Just weeks after wrapping up a busy election season, California Democrats now have another opportunity to cast a vote, this time for an internal January election to select delegates to the California Democratic Party and the candidates include several Santa Monicans.
Every other year, the California Democratic Party holds elections in all of the state’s 80 assembly districts to pick 14 delegates from each to serve as representatives to the California Democratic Party Democratic State Committee. These delegates participate in discussions to choose what candidates, measures and resolutions the party endorses at the statewide and local level and attend the annual Democratic Convention.
“Although people think of the California Democratic Party as a monolithic, top-down organization, it actually consists of thousands of activist delegates from around the state,” Santa Monica Democratic Club (SMDC) President Jon Katz said.
Katz is in charge of organizing the Assembly District Elections Meeting (ADEM) for Assembly District 51 which includes Santa Monica as well as West Hollywood, Beverly Hills and part of the City of Los Angeles.
A total of 27 candidates have registered to run for District 51’s 14 seats. Councilwoman Caroline Torosis, who is currently a delegate and is running for re-election, is among a line-up of multiple other Santa Monica-based candidates including former Santa Monica-Malibu Unified School District Board of Education President and Santa Monica College Board of Trustees member Barry A. Snell, former City Council member and Mayor Pam O’Connor, Public Safety Reform and Oversight Commissioner Angela Scott, Santa Monica Lawyer Jan Goodman, Debbie Paperman, Santa Monica for Renter’s Rights Board member and Unite HERE organizer Cristina Navarro and SMDC Board members Isabel Storey and Dan Hall.
Former LA City Council Member Mike Bonin and former LA City Council candidate Erin Darling are also running in their districts, 55 and 61 respectively.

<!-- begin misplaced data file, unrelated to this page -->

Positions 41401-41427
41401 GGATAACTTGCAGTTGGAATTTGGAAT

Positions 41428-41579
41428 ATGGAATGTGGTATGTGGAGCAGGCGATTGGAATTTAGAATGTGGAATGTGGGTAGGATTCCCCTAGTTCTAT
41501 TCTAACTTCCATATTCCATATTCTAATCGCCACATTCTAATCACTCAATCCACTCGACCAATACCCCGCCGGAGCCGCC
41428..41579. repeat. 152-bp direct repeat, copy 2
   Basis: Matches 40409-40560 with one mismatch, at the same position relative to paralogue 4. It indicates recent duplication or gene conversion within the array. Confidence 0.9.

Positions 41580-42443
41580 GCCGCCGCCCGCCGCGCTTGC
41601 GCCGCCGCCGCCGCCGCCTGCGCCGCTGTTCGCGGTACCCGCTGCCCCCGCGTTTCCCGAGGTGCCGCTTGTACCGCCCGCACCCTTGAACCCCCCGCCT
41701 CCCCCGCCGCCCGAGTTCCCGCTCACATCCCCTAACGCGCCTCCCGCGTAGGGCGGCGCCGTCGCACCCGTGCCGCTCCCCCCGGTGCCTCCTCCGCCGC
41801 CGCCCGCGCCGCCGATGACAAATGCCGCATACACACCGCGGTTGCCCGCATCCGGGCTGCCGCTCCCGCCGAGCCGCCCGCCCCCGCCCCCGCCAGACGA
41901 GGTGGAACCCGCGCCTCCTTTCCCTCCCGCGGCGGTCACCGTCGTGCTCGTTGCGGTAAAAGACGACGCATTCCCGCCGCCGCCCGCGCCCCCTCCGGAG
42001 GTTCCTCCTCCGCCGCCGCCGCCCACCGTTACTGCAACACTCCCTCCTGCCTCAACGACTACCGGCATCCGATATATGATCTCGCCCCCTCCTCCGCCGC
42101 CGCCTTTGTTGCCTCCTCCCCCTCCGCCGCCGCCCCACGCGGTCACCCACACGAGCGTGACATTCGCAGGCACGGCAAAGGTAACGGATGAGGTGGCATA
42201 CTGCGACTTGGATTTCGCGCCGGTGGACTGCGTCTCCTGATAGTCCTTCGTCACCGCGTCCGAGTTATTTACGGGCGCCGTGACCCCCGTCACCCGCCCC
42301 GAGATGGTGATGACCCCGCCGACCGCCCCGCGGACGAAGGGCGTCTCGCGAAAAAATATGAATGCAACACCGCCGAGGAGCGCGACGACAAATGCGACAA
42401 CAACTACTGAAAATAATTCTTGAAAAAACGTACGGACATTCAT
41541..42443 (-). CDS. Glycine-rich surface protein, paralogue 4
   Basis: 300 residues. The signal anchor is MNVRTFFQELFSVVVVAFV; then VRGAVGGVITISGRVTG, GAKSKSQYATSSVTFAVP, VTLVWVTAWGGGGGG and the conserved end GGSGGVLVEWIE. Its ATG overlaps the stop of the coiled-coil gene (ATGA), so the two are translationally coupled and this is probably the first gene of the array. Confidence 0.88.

Torosis, Snell, Scott, Goodman, Storey, Navarro and Hall are running as part of a progressive slate of 14 candidates on a platform focused on rent control, climate justice, immigrant rights, homelessness and affordable housing among other issues. They represent this year’s sole organized slate, which Katz said is a difference from past years when there have generally been multiple slates. He said there were three competing in the 2021 election.
Although the ADEM election receives less attention than general elections, Katz views it as a valuable opportunity for democrats to make their voices heard.
“Democrats have the chance to determine which activists will represent their region within the party, which is why these elections are so important despite having extremely low visibility,” he said. “Unlike the regular election, these outcomes will be determined by just a few hundred voters districtwide, which means one vote is much more powerful than you might think.”
In past years, he said, one vote has been the difference between a winning and losing candidate.
This year’s election is scheduled for Jan. 8 and in person voting will take place at Stoner Recreation Center from 10 a.m. to 2 p.m. All democrats who registered with the party no later than Nov. 8 of this year are eligible to vote, but must register in advance to receive an ADEM ballot. Voting by mail is also an option for those who request a ballot by Dec. 31.
For more information, to register and to request a mail ballot visit https://ademelections.com/home